I read seven books in December – which meant that for the first time, I beat my target of 100 books for the year by three books! This was a great year of reading, and I ended it with some great picks.
The Year of Living Danishly: Uncovering the Secrets of the World’s Happiest Country, by Helen Russell: I absolutely loved this book, which was both witty and informative. The research is woven into the narrative seamlessly, and the author’s tone is light and sarcastic, reminding me a lot of the hilarious Jen Lancaster. Highly recommend this book if you’re looking for a light but educational read! I’m looking forward to reading Russell’s next book now.
Captivate: The Science of Succeeding with People, by Vanessa Van Edwards: This book was fascinating! Van Edwards had a great, friendly voice that pulled me in and kept me reading. There were great insights in this book for how to better work with / befriend people of all personality types, and I would highly recommend this to anyone. I ended up buying it for my brother for Christmas, and it was one of my best books of the year.
The Bees, by Laline Paull: This was really different, but very interesting. It was described as The Hunger Games meets The Handmaid’s Tale; I saw some of The Handmaid’s Tale, but not really any Hunger Games. The author did an incredible job anthropomorphizing the hierarchy of a beehive, and it was all believable but still in keeping with actual insect behavior. However, since I listen to The Babysitters’ Club Club podcast and constantly hear them emphasize Bee Theory, I couldn’t help but chuckle at how it was actually happening here 🙂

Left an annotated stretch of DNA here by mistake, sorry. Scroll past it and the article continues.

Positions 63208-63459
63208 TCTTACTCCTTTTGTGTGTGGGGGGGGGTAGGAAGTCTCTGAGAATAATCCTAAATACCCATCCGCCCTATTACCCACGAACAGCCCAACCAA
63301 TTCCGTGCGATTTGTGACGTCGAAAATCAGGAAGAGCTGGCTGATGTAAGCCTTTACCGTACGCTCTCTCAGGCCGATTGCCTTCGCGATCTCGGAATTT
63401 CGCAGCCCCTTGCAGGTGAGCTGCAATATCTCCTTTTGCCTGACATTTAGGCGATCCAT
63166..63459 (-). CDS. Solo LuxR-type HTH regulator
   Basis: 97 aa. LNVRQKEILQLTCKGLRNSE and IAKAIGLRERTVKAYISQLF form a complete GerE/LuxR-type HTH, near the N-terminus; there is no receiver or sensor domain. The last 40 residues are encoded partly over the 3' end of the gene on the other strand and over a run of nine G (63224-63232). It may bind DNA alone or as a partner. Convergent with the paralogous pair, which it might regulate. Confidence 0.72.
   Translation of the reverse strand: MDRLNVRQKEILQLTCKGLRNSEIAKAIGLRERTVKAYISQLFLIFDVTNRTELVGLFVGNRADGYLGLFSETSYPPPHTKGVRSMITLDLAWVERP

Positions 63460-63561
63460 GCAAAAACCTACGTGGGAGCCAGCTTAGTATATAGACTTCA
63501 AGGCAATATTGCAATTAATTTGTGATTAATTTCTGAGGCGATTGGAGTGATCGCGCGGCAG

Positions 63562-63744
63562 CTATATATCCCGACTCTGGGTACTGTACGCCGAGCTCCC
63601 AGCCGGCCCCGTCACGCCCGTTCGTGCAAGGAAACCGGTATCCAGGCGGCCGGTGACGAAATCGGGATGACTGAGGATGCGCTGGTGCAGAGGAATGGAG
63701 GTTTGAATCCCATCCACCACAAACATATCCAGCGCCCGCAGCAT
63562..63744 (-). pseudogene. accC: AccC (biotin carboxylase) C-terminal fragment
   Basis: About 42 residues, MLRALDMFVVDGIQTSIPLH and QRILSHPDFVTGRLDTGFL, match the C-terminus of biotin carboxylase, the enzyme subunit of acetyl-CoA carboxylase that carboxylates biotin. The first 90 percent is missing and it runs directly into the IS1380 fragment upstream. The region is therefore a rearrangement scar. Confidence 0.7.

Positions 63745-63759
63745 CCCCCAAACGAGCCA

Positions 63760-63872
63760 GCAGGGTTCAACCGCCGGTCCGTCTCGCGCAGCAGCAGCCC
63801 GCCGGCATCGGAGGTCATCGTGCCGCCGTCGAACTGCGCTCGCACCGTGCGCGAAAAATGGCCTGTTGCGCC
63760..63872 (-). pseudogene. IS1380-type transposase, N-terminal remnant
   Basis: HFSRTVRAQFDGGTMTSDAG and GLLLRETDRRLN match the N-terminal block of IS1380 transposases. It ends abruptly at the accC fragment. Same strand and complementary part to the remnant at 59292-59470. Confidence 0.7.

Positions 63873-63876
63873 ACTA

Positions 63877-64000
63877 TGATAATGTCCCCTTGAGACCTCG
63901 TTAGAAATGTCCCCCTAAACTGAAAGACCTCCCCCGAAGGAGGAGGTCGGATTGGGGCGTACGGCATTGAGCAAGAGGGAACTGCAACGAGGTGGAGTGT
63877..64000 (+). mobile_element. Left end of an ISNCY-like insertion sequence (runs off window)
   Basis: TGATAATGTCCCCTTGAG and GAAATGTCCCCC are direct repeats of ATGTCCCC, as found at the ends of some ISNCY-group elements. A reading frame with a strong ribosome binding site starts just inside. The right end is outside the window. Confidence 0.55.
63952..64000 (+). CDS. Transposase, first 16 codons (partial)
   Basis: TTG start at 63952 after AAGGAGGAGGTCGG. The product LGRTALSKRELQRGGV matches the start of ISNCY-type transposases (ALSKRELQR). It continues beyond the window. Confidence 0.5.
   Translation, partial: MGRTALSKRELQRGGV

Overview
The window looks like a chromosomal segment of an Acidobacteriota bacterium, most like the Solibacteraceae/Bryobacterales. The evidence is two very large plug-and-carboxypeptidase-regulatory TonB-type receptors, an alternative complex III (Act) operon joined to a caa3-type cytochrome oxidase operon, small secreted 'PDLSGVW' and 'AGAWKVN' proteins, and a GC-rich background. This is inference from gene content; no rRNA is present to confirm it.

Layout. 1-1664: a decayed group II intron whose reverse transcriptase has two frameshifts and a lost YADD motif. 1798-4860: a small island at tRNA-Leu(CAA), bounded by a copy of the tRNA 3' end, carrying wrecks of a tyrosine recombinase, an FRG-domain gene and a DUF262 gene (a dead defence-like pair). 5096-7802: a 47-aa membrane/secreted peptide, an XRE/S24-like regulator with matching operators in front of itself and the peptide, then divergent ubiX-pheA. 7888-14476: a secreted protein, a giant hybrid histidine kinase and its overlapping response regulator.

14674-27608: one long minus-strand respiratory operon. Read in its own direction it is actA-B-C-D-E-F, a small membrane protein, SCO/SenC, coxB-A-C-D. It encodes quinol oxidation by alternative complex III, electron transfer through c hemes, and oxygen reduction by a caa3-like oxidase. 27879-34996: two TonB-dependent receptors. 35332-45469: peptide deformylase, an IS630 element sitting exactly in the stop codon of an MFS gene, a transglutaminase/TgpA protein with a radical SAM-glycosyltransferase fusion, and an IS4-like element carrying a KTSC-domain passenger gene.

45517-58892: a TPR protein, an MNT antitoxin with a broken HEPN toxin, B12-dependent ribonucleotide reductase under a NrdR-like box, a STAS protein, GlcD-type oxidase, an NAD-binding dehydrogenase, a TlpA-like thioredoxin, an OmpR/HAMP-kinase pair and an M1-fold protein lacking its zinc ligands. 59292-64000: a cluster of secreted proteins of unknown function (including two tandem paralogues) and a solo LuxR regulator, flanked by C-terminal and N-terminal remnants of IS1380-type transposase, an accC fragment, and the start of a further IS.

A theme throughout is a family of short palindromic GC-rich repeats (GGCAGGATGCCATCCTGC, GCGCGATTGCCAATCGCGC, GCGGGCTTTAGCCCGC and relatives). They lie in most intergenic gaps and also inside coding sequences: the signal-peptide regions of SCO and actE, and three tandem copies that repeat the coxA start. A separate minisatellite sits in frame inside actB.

El Deafo, by Cece Bell: My nine year old second cousin recommended this to me as one of her favorite books. I had never before read a graphic novel, but it was surprisingly quick reading. At first, I found it incredibly sad, while also recognizing that it was a great way for kids to better understand the challenges of their peers. But the happy ending redeemed it – I’d definitely recommend this for kids, and it’s plenty interesting for adults too.
It’s All Relative, by Wade Rouse: This wasn’t a holiday book, per se, but it had a few holiday stories. That said, it was a great read for the holiday season because of its blend of humorous and heartwarming stories. Because the book was broken up into short vignettes, it was a quick and easy read.
Molly’s Game, by Molly Bloom: I loved this page-turner right up until the very end, when it finished without any real conclusion. As you learn from the first chapter, she gets taken to jail. However, I still wasn’t clear on exactly what she did that landed her in jail, given how careful she was throughout, and the book also didn’t go into where she is now / what happened next, which was disappointing. I’d still highly recommend this, and am looking forward to now seeing the movie that just came out!
Start with Why: How Great Leaders Inspire Everyone to Take Action, by Simon Sinek: This book had some interesting insights and examples, but I was really distracted by WHAT, HOW, and WHY always being capitalized in the text – it made it difficult to focus on the actual message. The examples also felt hand-picked to drive the main point (that “why” is the most important), but I finished the book feeling like they weren’t necessarily representative of all companies.
Any book recommendations for me? Follow me here on Goodreads to keep up with what I’m reading in real time.